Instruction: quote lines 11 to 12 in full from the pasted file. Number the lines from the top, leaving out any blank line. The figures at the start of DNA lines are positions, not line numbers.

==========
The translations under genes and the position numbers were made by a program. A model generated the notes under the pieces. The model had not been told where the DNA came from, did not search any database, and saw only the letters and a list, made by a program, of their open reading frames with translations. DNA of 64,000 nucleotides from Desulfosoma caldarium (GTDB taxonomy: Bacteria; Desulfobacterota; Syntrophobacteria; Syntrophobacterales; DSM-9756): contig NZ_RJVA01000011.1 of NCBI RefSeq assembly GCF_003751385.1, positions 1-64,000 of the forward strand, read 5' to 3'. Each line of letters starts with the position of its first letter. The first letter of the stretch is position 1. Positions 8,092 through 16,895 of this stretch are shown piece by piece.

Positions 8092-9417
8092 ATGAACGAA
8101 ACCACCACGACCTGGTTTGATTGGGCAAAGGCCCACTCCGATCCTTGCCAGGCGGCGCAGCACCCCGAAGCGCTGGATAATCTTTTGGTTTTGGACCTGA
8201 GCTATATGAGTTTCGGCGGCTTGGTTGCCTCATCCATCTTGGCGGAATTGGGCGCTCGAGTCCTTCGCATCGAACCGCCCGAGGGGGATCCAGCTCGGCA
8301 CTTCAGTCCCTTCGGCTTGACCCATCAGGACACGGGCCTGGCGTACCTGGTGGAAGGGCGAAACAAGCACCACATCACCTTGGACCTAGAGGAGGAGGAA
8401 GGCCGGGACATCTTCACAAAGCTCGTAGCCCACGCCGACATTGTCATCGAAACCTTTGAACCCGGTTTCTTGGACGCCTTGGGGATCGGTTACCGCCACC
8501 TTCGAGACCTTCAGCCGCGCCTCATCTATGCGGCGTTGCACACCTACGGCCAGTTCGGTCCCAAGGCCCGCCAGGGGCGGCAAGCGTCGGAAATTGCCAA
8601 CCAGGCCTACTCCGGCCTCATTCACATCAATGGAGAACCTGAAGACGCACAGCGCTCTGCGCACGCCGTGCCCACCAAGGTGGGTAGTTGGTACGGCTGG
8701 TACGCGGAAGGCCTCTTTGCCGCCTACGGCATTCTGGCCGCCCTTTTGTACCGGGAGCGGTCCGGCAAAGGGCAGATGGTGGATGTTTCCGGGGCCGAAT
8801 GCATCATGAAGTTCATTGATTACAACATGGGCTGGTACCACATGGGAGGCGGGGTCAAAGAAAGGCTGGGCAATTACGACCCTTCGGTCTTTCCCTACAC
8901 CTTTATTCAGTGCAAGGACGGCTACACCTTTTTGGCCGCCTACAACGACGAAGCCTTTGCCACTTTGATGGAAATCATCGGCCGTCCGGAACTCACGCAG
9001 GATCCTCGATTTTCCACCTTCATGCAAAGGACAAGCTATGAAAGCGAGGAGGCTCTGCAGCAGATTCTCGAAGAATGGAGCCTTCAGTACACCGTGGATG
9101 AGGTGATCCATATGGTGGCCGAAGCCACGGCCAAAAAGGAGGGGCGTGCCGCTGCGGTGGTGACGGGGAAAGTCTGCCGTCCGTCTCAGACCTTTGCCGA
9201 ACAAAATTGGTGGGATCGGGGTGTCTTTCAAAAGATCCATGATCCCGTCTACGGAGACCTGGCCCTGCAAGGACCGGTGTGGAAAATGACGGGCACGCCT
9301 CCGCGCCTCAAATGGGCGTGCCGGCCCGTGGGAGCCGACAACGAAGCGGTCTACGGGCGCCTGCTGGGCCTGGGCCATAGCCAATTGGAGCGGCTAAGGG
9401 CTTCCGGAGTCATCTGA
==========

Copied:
8801 GCATCATGAAGTTCATTGATTACAACATGGGCTGGTACCACATGGGAGGCGGGGTCAAAGAAAGGCTGGGCAATTACGACCCTTCGGTCTTTCCCTACAC
8901 CTTTATTCAGTGCAAGGACGGCTACACCTTTTTGGCCGCCTACAACGACGAAGCCTTTGCCACTTTGATGGAAATCATCGGCCGTCCGGAACTCACGCAG